Distinctness of image

Distinctness of image (DOI) is a quantification of the deviation of the direction of light propagation from the regular direction by scattering during transmission or reflection. DOI is sensitive to even subtle scattering effects; the more light is being scattered out of the regular direction the more the initially sharp (well defined) image is blurred (that is, small details are lost). In polluted air it is the sum of all particles of various dimensions (dust, aerosols, vapor, etc.) that induces haze.[1]

DOI is measured to characterize the visual appearance of polished high-gloss surfaces such as automotive car finishes, mirrors, beyond the capabilities of gloss.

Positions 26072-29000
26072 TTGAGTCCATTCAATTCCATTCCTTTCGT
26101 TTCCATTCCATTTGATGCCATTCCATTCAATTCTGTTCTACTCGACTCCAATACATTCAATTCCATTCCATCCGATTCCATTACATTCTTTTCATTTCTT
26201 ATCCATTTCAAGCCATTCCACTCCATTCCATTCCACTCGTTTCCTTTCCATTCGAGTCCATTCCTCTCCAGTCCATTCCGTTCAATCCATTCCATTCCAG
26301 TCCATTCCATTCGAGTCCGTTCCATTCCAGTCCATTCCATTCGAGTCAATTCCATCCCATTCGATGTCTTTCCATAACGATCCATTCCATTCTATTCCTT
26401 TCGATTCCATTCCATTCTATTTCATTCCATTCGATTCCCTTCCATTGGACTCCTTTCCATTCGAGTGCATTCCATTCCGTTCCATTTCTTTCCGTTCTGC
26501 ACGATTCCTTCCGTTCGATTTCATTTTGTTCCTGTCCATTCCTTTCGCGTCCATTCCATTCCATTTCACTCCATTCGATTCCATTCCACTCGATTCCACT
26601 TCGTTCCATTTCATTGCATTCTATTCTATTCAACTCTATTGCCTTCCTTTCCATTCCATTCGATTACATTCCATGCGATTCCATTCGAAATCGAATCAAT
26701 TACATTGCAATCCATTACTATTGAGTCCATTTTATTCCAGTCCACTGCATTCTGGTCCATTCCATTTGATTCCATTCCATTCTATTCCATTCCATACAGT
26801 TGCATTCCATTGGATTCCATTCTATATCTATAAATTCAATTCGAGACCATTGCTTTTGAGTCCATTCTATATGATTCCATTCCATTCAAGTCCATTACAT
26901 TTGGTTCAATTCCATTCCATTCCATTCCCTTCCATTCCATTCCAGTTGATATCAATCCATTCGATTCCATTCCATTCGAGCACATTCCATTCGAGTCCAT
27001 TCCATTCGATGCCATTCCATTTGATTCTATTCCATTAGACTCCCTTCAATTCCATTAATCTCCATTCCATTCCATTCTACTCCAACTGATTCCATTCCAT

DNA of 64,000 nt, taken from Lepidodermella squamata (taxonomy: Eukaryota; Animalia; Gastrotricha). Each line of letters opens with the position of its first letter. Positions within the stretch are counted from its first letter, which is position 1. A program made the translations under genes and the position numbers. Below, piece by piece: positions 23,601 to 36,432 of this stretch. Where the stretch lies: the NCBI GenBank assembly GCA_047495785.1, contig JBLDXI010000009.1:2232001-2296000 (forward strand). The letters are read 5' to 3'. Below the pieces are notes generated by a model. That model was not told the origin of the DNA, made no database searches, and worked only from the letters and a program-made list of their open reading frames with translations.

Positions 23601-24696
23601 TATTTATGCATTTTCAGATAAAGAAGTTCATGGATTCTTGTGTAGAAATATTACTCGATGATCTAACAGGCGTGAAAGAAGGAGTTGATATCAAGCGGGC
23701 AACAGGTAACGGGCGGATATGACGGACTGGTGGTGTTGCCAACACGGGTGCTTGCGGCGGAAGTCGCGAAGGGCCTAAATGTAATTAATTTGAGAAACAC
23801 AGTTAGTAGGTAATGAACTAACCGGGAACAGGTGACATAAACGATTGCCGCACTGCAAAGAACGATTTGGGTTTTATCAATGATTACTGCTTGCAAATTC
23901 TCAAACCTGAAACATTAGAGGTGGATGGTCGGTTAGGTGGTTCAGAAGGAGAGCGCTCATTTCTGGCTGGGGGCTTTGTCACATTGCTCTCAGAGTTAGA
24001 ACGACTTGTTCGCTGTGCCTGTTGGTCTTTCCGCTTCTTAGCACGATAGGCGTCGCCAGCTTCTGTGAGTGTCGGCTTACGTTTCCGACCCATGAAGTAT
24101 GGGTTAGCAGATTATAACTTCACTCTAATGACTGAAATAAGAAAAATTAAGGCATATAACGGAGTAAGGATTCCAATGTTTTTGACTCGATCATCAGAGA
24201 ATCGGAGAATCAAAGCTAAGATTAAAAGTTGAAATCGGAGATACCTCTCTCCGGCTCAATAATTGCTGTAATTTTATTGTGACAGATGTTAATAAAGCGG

Other appearance phenomena are: gloss, haze, and orange peel.

Reflected Image Quality (RIQ) vs. DOI

DOI is not sensitive to low amounts of orange peel on highest quality surfaces.

RIQ has more proportionate response to orange peel on a wider range of surface finishes.

RIQ works well in differentiating low gloss surfaces with different specular/diffuse components.

Parameters that affect RIQ

  • Substrate alignment (horizontal/vertical)
  • Coating formulation
  • Substrate
  • Application technique

References

  1. Fan, Charles H. "Validation of Orange Peel Measurement of Paint Appearance on Composite Substrates" General Motors Corporation
  • ASTM Standards on Color & Appearance Measurement
  • Richard S. Hunter, The Measurement of Appearance, John Wiley & Sons (1987)
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